Gubernatorial powers have changed little since 1890

Published 4:57 pm Tuesday, May 12, 2020

So a Mississippi governor and the state’s Legislature disagree over constitutional powers and responsibilities when it comes to how the state utilizes and expends the $1.25 billion in funds from the federal Coronavirus Aid, Relief, and Economic Security (CARES) Act. For those familiar with the state’s history, is that development particularly shocking or surprising?

And is the political spat something that particularly traces to the individuals involved — Gov. Tate Reeves, Lt. Gov. Delbert Hosemann and Speaker of the House Philip Gunn — or are they merely the latest set of actors in a political passion play that Mississippians have witnessed many times before?

The 1890 Mississippi Constitution created a “weak governor, strong Legislature” system of government. Nearly a century after the 1890 Constitution was adopted, Mississippi’s governor was granted the increased powers of gubernatorial succession and the authority to propose an executive budget. But overall, the 1890 constitution still vests the lion’s share of raw political power in the state Legislature. Therefore, the legislative leadership since 1890 has wielded enormous power.

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The system spawned strong, dominating lieutenant governors (as Reeves certainly was during his two terms leading the State Senate), House speakers, and legislative chairmen of the “money” committees in the House and Senate. For many years, Mississippi governors were often more in the role of spectators to the formation of public policy than active and equal participants with the legislative branch.

That is not to say that there have not been exceptions to the “weak governor” model. In 1982, Democratic Gov. William Winter harnessed media coverage to essentially go over the heads of the Legislature to enact sweeping public education reforms. But a key factor in Winter’s success was that the fight over education reform in 1982 never took on partisan overtones. It was a fight between the “old guard” in the then-dominant Democratic Party in the state and the younger, more progressive members of the same party. What it was not was a partisan fight between Republicans and Democrats. In 1982, Republicans were still on the outside looking in when it came to state government.

The “weak governor” model was completely turned on its head while Republican Gov. Haley Barbour was in office from 2004–2012. Barbour, the longtime national GOP political force of nature, enjoyed an outsized amount of power and influence during his two terms in office despite meager constitutional powers. Barbour implemented Washington-style party discipline particularly in the state Senate and used that discipline to manipulate state government into a model which pitted him and the Senate in many cases against the Democrat-controlled House.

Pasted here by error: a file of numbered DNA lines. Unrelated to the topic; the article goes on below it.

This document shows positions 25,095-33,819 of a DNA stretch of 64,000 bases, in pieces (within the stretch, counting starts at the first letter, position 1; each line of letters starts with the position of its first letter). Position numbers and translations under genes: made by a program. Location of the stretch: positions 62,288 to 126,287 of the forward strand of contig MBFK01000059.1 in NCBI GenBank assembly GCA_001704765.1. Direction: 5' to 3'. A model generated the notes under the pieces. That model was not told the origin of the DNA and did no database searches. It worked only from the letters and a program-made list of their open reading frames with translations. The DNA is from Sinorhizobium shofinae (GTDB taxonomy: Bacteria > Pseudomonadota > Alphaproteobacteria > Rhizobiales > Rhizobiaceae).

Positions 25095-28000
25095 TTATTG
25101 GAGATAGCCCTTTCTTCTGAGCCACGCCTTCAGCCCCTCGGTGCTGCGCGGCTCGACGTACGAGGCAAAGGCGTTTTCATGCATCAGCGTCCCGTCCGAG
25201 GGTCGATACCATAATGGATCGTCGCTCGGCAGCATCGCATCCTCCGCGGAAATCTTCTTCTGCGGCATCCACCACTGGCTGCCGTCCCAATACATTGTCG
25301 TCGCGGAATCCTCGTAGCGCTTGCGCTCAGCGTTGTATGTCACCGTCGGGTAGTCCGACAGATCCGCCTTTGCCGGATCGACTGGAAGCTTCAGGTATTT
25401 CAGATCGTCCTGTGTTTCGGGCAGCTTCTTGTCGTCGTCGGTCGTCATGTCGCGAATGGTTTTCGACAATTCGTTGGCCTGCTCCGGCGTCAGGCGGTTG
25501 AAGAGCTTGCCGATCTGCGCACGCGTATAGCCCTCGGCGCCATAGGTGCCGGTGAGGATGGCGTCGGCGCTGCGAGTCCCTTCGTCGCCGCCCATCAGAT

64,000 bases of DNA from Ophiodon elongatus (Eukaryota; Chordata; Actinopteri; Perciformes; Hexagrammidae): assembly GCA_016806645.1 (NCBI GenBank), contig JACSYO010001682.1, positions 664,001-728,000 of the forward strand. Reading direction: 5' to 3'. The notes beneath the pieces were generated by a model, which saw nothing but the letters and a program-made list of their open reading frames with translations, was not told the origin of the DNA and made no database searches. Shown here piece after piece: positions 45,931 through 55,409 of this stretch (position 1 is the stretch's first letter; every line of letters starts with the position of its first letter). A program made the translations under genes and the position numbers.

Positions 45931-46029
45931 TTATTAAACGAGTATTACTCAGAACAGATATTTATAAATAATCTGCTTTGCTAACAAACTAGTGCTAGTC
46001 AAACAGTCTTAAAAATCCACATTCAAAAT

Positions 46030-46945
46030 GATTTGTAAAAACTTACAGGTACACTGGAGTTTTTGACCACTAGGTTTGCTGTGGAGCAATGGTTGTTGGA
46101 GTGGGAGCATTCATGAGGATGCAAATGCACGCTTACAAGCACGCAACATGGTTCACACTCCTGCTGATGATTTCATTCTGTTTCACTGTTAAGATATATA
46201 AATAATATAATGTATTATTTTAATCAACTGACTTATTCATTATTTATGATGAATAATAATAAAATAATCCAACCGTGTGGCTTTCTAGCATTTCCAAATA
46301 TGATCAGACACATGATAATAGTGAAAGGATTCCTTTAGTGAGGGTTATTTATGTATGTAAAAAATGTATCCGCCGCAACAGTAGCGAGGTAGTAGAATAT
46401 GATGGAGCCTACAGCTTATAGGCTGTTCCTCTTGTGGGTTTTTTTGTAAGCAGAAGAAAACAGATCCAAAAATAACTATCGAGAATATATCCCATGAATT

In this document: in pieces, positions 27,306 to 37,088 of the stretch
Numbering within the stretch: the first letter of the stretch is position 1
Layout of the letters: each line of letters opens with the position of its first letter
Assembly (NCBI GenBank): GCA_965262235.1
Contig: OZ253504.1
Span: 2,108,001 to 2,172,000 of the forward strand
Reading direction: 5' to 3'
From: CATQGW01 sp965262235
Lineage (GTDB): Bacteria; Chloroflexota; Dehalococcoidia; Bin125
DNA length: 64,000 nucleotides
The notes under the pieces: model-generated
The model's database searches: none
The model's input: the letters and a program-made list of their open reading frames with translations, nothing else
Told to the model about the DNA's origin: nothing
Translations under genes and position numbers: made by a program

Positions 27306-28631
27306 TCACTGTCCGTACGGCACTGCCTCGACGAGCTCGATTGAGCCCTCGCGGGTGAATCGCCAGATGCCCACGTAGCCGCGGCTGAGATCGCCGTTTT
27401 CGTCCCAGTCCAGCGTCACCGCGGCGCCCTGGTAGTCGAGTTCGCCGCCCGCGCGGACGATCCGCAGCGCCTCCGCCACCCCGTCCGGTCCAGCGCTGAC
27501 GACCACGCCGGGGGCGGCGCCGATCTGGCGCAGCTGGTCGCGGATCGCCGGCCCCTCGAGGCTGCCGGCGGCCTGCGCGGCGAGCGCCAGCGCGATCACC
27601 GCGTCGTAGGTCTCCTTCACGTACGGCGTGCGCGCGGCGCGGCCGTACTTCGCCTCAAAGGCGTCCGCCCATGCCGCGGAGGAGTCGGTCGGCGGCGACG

The strategy was simple. Barbour made support of his position a litmus test for Republicans. Republicans who failed to support Barbour found themselves ostracized to a degree within their own party. The threat of Barbour’s possible intervention in the legislative races of his fellow Republicans during the primaries was also a point of intimidation.

Barbour leveraged that set of circumstances into more power than any modern governor in either party has been able to enjoy. But in the aftermath of the 2011 statewide elections, the rules of engagement changed.

Republicans swept to power in both the House and the Senate, giving the GOP simultaneous control of the Senate, House and the Governor’s Mansion for the first time since Reconstruction. Then-Republican Gov. Phil Bryant, even with a resume of prior state legislative experience far superior to that which Barbour held when he was elected governor in 2003, never enjoyed the leverage that Barbour held in dealing with the Legislature.

The dynamics of an all-Republican legislative power structure has returned the role of the governor to that which existed when the Democrats controlled the House, the Senate and the Governor’s Mansion. Gov. Reeves certainly knew that when he assumed office in 2020.

Gunn made no secret in 2019 of his intention for the House and the Legislature to reassert itself in 2020. Hosemann was equally vocal about his desire for a stronger Legislature.

The decision by Reeves, Hosemann, and Gunn to govern nimbly together in the expenditure and distribution of the CARES Act funds was wise on several fronts. But it also underscores the fact that having a single party in control exacerbates the same constitutional issues for the GOP that it did for the Democrats for the better part of a century before them.

Sid Salter is a syndicated columnist. Contact him at